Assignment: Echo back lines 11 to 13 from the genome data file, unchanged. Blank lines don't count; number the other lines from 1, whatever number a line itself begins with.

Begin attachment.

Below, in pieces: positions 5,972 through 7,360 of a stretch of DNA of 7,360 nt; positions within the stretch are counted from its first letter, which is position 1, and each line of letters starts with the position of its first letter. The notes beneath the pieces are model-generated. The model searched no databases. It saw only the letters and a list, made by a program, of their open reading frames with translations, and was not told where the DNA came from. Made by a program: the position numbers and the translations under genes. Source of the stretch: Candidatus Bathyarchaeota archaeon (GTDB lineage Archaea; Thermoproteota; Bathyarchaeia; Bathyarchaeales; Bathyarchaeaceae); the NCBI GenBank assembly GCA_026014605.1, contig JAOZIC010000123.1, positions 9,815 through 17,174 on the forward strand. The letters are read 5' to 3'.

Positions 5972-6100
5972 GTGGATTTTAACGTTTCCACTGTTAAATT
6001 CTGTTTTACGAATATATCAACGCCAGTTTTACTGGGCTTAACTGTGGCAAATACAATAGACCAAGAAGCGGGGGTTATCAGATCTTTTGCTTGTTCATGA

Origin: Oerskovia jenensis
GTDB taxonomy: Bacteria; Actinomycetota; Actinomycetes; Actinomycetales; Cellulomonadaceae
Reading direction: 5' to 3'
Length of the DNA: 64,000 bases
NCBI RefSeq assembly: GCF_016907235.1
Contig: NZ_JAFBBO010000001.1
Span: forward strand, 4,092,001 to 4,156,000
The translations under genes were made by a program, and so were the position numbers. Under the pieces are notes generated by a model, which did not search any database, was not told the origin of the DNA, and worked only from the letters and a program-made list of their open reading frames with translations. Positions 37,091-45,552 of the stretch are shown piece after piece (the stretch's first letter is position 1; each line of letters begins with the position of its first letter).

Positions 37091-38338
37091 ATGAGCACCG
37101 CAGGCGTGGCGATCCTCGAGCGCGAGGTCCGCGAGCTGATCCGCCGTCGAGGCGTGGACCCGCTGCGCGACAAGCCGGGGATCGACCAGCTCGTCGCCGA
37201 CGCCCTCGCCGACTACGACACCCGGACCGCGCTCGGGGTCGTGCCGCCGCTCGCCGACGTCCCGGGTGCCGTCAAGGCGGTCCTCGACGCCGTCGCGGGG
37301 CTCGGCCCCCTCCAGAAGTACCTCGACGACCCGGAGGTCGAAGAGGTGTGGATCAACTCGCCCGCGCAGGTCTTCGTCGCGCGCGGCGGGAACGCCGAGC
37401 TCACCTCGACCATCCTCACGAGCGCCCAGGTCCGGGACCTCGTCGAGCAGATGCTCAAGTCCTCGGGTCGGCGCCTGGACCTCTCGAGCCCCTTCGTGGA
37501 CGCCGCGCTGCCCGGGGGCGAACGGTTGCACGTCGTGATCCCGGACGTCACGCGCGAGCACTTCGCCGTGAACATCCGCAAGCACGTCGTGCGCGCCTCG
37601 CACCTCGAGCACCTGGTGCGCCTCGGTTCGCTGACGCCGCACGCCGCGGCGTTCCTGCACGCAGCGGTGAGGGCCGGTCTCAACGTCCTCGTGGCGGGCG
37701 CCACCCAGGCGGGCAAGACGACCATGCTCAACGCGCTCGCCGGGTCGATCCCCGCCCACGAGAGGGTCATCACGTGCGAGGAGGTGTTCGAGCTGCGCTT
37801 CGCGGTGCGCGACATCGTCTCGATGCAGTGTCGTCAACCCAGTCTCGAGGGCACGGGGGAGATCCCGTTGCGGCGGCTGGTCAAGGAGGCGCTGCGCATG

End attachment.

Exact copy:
Span: forward strand, 4,092,001 to 4,156,000
The translations under genes were made by a program, and so were the position numbers. Under the pieces are notes generated by a model, which did not search any database, was not told the origin of the DNA, and worked only from the letters and a program-made list of their open reading frames with translations. Positions 37,091-45,552 of the stretch are shown piece after piece (the stretch's first letter is position 1; each line of letters begins with the position of its first letter).

Positions 37091-38338